He speaks! Hugh Grant finally broke his silence about his child with TV producer Anna Elisabet Eberstein while recently speaking to Swedish newspaper Nöjesbladet (via the Daily Mail). The Notting Hill star, 54, told the paper that his romantic relationship with Eberstein was in the past, but she and their 2-year-old baby boy are a very big part of his life. "I love him very much," Grant said while attending a race in Skane Knutstorp. He added that the tot, whose name has still not been disclosed, was "excellent." Grant [...] »
The adventuring standup has become a master of combining Powerpoint presentations with observational comedy, with his latest show taking viewers on a journey of random subjects that baffle and dumbfound him.
Ahead of the new series, Digital Spy spoke to Dave Gorman about his work routine, choosing channels and in particular: copyrighted postcards (which is crying out for a Powerpoint presentation of its own).
Dave on... Twitter naysayers
"You never know how people are going to take to something. But [reviews to series one] just definitely seemed overwhelmingly positive. There was one person every week – literally one every week – being a dick on Twitter. You could just sit there and laugh and enjoy them and it was funny. The idea is not to entertain everyone. The idea is to really entertain the people who like it. There's this weird idea »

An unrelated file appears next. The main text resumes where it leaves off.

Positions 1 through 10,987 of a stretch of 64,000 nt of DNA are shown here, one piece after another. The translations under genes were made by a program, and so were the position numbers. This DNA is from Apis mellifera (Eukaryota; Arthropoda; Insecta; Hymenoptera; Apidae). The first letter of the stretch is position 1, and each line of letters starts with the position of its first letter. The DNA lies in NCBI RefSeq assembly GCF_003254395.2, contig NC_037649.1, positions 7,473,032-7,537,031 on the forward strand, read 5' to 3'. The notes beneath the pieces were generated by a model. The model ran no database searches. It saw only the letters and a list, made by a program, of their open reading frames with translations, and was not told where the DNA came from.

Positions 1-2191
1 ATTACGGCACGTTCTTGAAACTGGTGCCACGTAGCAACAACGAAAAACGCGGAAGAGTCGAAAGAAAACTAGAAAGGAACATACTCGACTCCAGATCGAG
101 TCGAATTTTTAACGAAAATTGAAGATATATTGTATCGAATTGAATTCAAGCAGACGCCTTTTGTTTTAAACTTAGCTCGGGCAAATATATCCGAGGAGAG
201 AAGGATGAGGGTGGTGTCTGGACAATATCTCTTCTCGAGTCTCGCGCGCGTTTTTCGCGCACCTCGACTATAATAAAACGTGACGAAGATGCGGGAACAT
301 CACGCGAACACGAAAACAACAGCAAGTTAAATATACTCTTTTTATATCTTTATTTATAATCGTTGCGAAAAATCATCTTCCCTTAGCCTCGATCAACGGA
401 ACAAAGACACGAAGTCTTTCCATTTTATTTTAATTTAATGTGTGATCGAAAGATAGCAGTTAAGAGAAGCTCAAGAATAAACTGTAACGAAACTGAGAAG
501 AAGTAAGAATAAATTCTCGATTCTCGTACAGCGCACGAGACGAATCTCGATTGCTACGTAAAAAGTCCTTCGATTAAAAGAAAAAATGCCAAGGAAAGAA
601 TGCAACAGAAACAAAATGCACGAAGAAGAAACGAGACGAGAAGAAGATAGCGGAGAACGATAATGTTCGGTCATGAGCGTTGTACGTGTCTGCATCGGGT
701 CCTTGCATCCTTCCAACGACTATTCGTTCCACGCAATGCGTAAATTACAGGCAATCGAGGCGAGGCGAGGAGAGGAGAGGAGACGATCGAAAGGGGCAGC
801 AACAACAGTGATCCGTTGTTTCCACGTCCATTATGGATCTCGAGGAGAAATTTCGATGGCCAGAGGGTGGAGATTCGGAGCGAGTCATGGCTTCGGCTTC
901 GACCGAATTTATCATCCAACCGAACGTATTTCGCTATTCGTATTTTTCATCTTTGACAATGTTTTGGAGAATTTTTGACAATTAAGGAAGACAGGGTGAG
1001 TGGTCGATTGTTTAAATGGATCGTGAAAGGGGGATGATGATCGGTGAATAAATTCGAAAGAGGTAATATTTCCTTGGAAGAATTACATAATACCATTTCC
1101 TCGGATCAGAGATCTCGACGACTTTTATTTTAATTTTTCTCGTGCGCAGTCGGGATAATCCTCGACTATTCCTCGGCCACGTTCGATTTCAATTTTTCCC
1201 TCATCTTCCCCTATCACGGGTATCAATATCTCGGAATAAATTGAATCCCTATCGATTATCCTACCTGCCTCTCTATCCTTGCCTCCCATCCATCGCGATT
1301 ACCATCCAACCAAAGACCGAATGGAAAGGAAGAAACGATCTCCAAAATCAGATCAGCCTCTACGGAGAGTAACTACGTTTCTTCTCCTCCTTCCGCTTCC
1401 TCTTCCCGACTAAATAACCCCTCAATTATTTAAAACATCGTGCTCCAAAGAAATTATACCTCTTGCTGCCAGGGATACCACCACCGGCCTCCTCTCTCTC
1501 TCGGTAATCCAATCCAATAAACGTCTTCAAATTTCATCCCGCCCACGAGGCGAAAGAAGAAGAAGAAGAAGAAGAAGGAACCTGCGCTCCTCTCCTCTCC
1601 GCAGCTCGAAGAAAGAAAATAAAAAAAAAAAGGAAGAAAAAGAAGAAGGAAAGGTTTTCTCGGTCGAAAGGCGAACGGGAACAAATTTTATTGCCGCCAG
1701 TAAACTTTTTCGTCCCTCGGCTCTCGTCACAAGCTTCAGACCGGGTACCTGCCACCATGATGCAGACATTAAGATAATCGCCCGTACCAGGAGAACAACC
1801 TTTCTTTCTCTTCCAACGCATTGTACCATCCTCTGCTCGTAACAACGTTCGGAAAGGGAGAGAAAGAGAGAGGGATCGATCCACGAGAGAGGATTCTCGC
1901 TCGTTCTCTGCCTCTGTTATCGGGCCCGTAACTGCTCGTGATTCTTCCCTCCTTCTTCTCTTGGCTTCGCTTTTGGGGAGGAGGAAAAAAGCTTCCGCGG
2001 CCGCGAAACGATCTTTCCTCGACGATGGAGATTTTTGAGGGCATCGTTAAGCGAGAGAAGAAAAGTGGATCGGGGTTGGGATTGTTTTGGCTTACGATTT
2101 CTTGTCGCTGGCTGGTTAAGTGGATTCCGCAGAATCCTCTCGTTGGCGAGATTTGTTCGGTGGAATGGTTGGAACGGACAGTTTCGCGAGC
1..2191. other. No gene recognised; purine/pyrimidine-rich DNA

Some Hugh Grant romantic comedies are objectively good (a few of them are even great), others aren’t. But, for some reason, I tend to like them all. Good and bad. Which means I’ll be seeing The Rewrite even though it was directed by Marc Lawrence (Two Weeks Notice), who does not tend to make my favorite Grant movies. The addition of the always-welcome Marisa Tomei evens that out. Going off the trailer, I’m pretty sure I know every single beat of the movie already. It doesn’t appear to be in the league of Notting Hill or About a Boy anything like that, but it also doesn’t look as bad as Nine Months. The film also stars Allison Janney, J.K. Simmons and Chris Elliott. There’s no domestic release date yet but Lionsgate is releasing the pic in the UK on October 8th. Hit the jump for The Rewrite trailer. »
- Evan Dickson
Netflix has amassed a fine comic cast for this new animated series (right): not only does it star Will Arnett as a washed-up sitcom horse, but there are also turns from Communitys Alison Brie, Strangers With Candys Amy Sedaris and, in his first post-Breaking Bad TV role, Aaron Paul. It feels similar in tone to the adult animated comedies of the 90s, most notably the similarly anthropomorphic Duckman. Catch the series in full from Friday.
Continue reading »
- Gwilym Mumford, Lanre Bakare & Rachel Aroesti